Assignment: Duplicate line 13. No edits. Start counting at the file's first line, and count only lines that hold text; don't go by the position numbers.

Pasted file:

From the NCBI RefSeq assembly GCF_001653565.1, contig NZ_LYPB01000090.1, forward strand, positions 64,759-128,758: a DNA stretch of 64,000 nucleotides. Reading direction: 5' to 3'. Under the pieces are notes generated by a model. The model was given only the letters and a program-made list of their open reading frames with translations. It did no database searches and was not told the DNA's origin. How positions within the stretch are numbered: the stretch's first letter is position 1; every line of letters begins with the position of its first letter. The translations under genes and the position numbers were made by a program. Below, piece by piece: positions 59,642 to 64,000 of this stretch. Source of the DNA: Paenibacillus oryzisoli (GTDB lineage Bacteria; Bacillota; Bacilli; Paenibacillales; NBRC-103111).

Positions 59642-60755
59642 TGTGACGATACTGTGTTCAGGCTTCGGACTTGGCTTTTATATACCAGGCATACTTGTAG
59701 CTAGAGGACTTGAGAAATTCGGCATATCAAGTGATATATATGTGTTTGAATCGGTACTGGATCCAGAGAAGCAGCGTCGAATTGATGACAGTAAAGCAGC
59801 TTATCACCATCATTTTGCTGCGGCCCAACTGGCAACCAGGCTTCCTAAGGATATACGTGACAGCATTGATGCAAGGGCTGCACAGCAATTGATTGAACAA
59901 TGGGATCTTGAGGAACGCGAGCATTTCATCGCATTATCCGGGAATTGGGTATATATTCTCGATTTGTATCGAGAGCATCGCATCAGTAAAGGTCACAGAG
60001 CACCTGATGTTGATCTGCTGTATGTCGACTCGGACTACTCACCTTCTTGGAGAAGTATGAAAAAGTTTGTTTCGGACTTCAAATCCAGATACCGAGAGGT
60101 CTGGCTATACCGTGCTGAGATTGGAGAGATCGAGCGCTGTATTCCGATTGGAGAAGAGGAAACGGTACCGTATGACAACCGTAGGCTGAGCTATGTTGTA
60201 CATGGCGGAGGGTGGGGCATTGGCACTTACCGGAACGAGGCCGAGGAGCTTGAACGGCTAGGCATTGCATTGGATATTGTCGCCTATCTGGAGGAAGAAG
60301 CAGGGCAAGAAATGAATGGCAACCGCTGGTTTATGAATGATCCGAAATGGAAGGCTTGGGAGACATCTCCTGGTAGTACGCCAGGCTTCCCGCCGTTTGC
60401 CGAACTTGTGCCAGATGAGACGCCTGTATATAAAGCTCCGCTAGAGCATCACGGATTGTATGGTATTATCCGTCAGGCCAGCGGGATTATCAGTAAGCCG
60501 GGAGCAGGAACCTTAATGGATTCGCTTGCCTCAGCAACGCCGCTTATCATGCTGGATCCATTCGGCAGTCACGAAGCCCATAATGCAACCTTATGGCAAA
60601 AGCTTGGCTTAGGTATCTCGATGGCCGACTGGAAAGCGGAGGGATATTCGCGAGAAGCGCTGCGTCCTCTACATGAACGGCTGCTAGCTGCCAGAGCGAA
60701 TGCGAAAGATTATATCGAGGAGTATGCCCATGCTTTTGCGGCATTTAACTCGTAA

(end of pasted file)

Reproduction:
60601 AGCTTGGCTTAGGTATCTCGATGGCCGACTGGAAAGCGGAGGGATATTCGCGAGAAGCGCTGCGTCCTCTACATGAACGGCTGCTAGCTGCCAGAGCGAA